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Is Serum Lactate Necessary in Patients with Normal Anion Gap and Serum Bicarbonate?

  • Author(s): Aronovich, Daniel
  • Trotter, Maykel
  • Rivera MD, Cynhtia
  • Dalley, Michael
  • Farcy, David
  • Betancourt, Michel
  • Howard, Lydia
  • Licciardi, Sharon
  • Cubeddu, Luigi
  • Goldszer, Robert
  • et al.
Abstract

Introduction: There has been an increase in patients having serum lactate drawn in emergency situations. The objective of this study was to determine whether or not it was necessary to obtain a lactate level in patients with a normal serum bicarbonate level and anion gap.

Methods: This is a retrospective chart review evaluation of 304 patients who had serum lactate and electrolytes measured in an emergency setting in one academic medical center.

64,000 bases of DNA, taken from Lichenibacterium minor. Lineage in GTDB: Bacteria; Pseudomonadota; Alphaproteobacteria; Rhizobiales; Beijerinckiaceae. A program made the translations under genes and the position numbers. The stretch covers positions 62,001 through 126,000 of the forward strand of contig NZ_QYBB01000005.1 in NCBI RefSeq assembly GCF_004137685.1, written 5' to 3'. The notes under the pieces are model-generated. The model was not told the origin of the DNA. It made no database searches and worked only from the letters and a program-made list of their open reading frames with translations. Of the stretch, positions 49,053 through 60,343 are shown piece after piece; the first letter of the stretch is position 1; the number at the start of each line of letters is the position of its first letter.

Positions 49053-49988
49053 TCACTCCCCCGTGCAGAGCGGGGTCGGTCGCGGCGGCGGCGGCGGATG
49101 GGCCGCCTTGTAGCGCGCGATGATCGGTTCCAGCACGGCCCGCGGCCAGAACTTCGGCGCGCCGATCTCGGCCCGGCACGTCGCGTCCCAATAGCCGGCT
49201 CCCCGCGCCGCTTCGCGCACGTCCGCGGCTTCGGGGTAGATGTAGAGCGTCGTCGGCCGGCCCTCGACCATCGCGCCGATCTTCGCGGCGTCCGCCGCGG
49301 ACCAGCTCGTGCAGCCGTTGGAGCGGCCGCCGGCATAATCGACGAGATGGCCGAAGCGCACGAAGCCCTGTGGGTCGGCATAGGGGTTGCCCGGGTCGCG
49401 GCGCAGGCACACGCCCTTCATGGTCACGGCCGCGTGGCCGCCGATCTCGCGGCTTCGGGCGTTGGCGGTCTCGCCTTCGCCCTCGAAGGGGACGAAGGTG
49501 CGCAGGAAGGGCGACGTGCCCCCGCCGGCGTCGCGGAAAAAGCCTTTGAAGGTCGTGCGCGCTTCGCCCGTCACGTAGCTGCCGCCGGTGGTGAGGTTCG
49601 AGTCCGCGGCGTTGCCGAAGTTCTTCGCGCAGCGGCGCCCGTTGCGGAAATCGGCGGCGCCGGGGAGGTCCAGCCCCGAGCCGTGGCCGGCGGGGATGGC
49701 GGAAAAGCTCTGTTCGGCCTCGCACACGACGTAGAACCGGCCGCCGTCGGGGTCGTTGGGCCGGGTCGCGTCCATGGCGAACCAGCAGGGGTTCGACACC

Results: In 66 patients who had elevated serum lactate (>2.2mmol/L), 45 (68%) patients had normal serum bicarbonate (SB) (greater than 21 mmol/L). Normal anion gap (AG) (normal range <16 mEq/l) was found in 51 of the 66 patients (77%).

Conclusion: We found that among patients with elevated serum lactate, 77% had a normal anion gap and 68% had normal serum bicarbonate. We conclude serum lactate should be drawn based on clinical suspicion of anaerobic tissue metabolism independent of serum bicarbonate or anion gap values. [West J Emerg Med. 2015;16(3):364–366.]

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